How do you handle a polar bear covered in oil? That was just one aspect of the annual Mutual Aid Deployment exercise last month on Alaska’s North Slope oil field.
Staff members from our Emergency Response Division and the Assessment and Restoration Division as well as other NOAA offices participated in the three-day exercise. Each year government agencies, oil companies, and oil spill removal organizations in the region work together to respond to a simulated oil spill in Alaska.
The scenario for this year’s drill was the simulation of an oil pipeline leak in the Beaufort Sea and the rescue of an oiled polar bear. In the exercise, the pipeline that was leaking belonged to Hilcorp, Alaska LLC. It was the first year the oil company hosted the event.
In addition to our office, participants included:
- U.S. Coast Guard
- National Marine Fisheries Service
- Alaska Department of Fish and Game
- North Slope Borough
- U.S. Fish and Wildlife Service
- Alaska Department of Natural Resources
- Alaska Clean Seas
- Alaska Department of Environmental Conservation
- Hilcorp, Alaska LLC
The exercise included field equipment deployment, an Incident Command Center, and remote operations in Anchorage.
Emergency Response Division staff participated in the Incident Management Team at the command center established at Hilcorp’s Endicott Facility on the Beaufort Sea north of Prudhoe Bay.
Staff from the Assessment and Restoration Division led the Natural Resource Damage Assessment component of the drill, that included a tabletop exercise with representatives from the state and federal agencies, and staff from Hilcorp. One Damage Assessment liaison was at the Endicott facility and the rest of the team participated remotely from Anchorage. The drill provided an opportunity to practice how a natural resource damage assessment would work with response early in a spill situation.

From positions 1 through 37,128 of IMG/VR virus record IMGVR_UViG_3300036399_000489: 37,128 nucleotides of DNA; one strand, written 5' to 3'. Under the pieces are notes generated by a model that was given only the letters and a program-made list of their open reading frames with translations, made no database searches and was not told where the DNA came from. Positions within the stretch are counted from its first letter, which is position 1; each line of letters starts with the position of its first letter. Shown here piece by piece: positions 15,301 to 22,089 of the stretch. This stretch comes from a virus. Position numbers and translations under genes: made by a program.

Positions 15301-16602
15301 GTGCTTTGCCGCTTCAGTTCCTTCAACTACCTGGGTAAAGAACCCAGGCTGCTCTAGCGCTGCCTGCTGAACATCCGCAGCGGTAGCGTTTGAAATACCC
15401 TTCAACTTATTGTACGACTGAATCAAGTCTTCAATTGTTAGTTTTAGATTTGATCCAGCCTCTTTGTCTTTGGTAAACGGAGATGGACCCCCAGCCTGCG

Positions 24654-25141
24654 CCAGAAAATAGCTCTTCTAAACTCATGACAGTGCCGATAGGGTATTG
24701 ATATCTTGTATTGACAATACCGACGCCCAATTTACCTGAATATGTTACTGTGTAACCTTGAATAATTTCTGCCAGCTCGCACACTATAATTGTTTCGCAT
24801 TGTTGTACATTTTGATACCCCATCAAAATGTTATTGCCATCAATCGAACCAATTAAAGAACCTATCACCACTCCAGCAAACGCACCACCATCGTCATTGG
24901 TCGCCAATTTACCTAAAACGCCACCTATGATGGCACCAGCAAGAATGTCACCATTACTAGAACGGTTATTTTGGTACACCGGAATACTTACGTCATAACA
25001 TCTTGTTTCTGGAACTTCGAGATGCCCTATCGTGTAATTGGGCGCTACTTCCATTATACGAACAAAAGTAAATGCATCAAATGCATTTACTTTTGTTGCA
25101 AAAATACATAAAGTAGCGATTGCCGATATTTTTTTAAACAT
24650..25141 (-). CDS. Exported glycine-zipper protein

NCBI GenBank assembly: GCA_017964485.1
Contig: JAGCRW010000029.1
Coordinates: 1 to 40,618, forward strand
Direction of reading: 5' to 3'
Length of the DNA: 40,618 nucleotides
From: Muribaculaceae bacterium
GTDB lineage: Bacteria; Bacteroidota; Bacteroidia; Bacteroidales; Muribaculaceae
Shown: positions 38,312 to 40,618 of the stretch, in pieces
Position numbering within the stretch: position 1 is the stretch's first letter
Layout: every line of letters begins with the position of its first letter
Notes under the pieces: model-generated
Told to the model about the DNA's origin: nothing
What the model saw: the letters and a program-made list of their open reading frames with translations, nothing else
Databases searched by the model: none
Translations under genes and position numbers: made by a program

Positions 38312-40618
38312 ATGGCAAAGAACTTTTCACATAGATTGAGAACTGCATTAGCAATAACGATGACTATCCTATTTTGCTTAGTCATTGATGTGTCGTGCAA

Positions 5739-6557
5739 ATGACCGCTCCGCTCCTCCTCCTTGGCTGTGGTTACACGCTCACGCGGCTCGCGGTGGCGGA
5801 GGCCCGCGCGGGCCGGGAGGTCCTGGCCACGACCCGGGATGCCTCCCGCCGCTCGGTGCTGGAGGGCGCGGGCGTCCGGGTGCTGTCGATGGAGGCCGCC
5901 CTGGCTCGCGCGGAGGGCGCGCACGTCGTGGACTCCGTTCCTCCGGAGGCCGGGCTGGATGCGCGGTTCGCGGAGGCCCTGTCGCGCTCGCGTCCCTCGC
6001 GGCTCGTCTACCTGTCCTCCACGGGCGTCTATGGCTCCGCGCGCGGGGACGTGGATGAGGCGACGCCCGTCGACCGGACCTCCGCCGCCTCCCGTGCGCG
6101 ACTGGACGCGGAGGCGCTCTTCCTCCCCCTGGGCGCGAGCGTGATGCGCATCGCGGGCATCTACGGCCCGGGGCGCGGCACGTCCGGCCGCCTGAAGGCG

NOAA provides scientific support to the Coast Guard during oil and chemical spills, and the tools we’ve developed are an extension of that support. During the exercise, our GNOME trajectory-forecasting tool kept participants updated on where the spilled oil could go.
Arctic ERMA, our online Environmental Response Management Application, was continuously being updated with information on where the oil was as well as the location all the responders and their equipment. Environmental Sensitivity Index maps, which identify vulnerable wildlife and habitat potentially at risk from the spill, were displayed in ERMA.
So how do you handle an oiled polar bear?
Very carefully and with a close eye on a timer.
Part of the drill was to see if an oil-injured polar bear could be tranquilized, pulled from the water, cleaned and caged before waking up.
Standing in for a real polar bear was an industrial-sized drum, filled with sand, covered with white cloth, and sporting a molded-foam head. The idea was to put the bear in the ocean and have emergency responders rescue the bear.
The rescue went well although some miscommunication early in the day added an unexpected element of realism—the team setting the fake bear in the lagoon did not anchor it, and due to heavy seas and winds on drill day, the bear drifted out into open water. However, the polar bear response team performed expertly and the fake bear was successfully located and rescued within the time allotted.
You can read more about other simulated oil (and oranges and rubber ducks) spills in these articles:
- From Rubber Ducks to Dog Food, Spilling Everything But Oil
- Above, Under, and Through the Ice: Demonstrating Technologies for Oil Spill Response in the Arctic
Zachary Winters-Staszak, Catherine Berg, and Sarah Allan of the Office of Response and Restoration contributed to this article.